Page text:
NORFOLK, Va. – Norfolk’s massive First Fridays block party earlier this month brought throngs of folks downtown.
The Downtown Norfolk Council, which organized the event, roughly estimates 5,000 people walked in and out of restaurants in the event bubble on Friday, August 6, helping to give them a big boost in business.
“It was fantastic,” said Grace O’Malley’s owner Christy Marron. “Our sales were significantly higher.”
Marron said Grace O’Malley’s saw a 50% jump in sales compared to a typical Friday. She believes the new outdoor refreshment liquor law allowing people to walk around a designated area at special events with a drink in hand played a big role in attracting more people to the pub.
“That brought in more people than the typical First Fridays would when they were contained just a couple of blocks up the street,” Marron said. “A lot more people were coming in. They liked being able to get a drink to go, maybe some food to go and they could go out and roam through the streets.”
That Friday was the busiest day Hell’s Kitchen ever had in the 20 years it’s been open. Owner Kevin Blair said that day smashed records for his business with the help of the new ABC law.
“No question, the new liquor law helped,” Blair said. “It was one of the biggest contributors. It was our best day ever - better than New Year’s Eve and Halloween.”
Chicho’s Backstage also had a record-breaking day. Operating owner Rory Schindel said the restaurant saw a 100% spike in revenue.
“It was absolutely a record day for us, and it was awesome,” he said. “It doubled the sales for the weekend that night. It was is crazy.
Schindel said events like First Fridays coupled with the alcohol law will help to promote tourism downtown.
“I think it's a very good step that Virginia is taking,” he said. “There's a lot of people that wanted to come in, grab a drink and then go outside and enjoy the weather and enjoy the atmosphere out there.”
A huge concern that’s top of mind is rising COVID-19 cases and the possibility of sales dipping if restrictions are once again forced on businesses.
“Restaurants are definitely going to get hit hard again. It's almost inevitable,” said Schindel. “The initial lockdown really hurt us and probably every other restaurant around here. Nobody traveled downtown to visit us. It was a huge decline in sales.”
Both Chicho’s Backstage and Grace O’Malley’s owners said they’re ready if that day comes.
“We're prepared for it,” Marron said. “I am mentally prepared that probably by September, if the spike in the numbers keeps rising, that we're going to have some more restrictions, but we made it through the first round of restrictions.”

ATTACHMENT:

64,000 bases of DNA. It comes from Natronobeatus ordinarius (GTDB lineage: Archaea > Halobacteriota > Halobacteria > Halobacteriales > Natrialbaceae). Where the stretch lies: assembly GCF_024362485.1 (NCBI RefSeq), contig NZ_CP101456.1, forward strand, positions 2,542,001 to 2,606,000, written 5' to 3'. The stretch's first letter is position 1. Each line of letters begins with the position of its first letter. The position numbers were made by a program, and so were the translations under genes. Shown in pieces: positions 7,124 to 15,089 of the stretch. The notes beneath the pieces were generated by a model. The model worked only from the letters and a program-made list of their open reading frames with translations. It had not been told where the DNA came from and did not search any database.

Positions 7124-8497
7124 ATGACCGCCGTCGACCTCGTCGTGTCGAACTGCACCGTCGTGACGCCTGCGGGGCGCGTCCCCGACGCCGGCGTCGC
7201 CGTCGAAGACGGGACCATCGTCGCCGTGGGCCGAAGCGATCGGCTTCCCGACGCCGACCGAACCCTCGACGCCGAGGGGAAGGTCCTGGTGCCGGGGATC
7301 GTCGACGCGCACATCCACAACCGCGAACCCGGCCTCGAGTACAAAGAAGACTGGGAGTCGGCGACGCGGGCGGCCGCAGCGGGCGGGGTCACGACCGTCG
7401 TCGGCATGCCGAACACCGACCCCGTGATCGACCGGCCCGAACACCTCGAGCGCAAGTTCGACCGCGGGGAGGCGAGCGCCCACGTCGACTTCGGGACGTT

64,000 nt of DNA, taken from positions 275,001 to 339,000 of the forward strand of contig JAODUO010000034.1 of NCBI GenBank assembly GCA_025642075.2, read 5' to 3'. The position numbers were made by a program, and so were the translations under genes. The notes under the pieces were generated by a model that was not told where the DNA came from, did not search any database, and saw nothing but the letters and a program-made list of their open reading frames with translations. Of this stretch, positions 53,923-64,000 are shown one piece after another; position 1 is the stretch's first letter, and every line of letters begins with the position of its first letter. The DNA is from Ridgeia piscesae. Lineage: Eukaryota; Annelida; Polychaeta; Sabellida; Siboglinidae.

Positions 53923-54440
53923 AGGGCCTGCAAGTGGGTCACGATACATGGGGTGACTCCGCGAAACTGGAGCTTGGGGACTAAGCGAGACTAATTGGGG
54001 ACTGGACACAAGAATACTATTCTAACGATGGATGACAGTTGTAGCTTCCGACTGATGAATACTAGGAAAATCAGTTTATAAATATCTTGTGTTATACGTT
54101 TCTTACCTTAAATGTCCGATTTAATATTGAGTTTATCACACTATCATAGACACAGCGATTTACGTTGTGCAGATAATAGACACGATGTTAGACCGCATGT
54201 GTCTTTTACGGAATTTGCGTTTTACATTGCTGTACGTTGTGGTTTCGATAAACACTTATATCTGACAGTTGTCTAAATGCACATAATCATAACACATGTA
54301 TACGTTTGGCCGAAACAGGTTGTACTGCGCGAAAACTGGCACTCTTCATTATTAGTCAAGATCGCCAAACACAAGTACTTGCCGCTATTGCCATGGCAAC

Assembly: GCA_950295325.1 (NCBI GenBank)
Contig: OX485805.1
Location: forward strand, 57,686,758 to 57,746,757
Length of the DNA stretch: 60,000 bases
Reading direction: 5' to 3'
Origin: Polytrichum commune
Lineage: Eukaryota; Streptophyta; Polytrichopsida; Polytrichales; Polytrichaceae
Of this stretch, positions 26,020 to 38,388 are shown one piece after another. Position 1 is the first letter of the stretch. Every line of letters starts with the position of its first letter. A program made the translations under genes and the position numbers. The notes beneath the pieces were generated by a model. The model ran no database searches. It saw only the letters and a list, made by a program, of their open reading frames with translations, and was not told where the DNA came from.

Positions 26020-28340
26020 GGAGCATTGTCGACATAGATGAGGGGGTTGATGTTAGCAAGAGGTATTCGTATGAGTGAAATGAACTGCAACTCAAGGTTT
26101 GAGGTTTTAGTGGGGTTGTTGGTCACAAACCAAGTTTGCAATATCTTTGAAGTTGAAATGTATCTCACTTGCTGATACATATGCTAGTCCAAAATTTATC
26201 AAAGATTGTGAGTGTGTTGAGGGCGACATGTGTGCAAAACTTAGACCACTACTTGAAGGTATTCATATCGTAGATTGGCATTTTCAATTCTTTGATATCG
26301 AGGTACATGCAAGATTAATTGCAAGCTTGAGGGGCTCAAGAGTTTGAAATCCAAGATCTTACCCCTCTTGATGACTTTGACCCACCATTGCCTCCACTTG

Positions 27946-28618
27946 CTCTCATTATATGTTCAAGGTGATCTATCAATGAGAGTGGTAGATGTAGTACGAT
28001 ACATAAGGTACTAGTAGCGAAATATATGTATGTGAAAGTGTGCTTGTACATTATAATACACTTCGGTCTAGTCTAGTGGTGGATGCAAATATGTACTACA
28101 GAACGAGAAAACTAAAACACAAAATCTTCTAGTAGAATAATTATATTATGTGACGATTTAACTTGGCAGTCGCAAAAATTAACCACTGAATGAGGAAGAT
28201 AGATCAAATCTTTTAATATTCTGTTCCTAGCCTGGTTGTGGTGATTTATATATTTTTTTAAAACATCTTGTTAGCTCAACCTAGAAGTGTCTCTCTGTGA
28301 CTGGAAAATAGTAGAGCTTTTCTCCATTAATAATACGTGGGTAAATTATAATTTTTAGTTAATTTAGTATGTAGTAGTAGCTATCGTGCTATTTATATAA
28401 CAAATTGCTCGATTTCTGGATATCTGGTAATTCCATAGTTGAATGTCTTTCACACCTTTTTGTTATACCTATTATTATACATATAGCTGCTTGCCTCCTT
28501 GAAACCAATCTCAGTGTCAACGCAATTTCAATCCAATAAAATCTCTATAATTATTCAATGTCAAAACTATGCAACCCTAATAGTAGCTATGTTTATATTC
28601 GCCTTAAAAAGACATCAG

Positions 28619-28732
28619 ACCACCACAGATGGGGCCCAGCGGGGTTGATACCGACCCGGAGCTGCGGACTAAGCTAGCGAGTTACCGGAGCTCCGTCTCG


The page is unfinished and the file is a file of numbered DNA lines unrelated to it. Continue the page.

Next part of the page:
Restaurant owners are looking forward to the next two First Fridays coming up on September 3 and October 1, especially if new COVID mandates are put in place in the months ahead. They said they’re hoping to surpass sales numbers from the first event.
Meantime, some other Hampton Roads cities could be following Norfolk’s lead in applying for the outdoor refreshment liquor license. Williamsburg, Suffolk, Chesapeake and Virginia Beach city officials said they’re currently reviewing the law and how to implement it.
“The City of Chesapeake is reviewing this item; however, at this time a final decision has not yet been made regarding future actions,” said Chesapeake Public Communications Director Heath Covey.
Suffolk’s Media and Community Relations Director Diana Klink said, “The City is reviewing the new ABC law, its application, and logistics with respect to city-held events.”
In Williamsburg, the Economic Development Authority unanimously passed a resolution two weeks after the law went into effect on July 1. The resolution encourages city council and city staff to consider developing one or more outdoor refreshment areas to attract visitors, promote tourism, economic development, tax revenue and a sense of community.
“Our EDA has identified it as something that could work well in downtown Williamsburg and has asked city staff to look into it,” said PIO Nicole Trifone.
Virginia Beach’s Communications Director Julie Hill said, “Staff is developing a plan to bring to city leadership for how we can best implement and manage the process here.”
A spokeswoman for Portsmouth said the city council has not yet discussed applying for the outdoor refreshment liquor license.
Newport News and Hampton did not respond to requests for comment.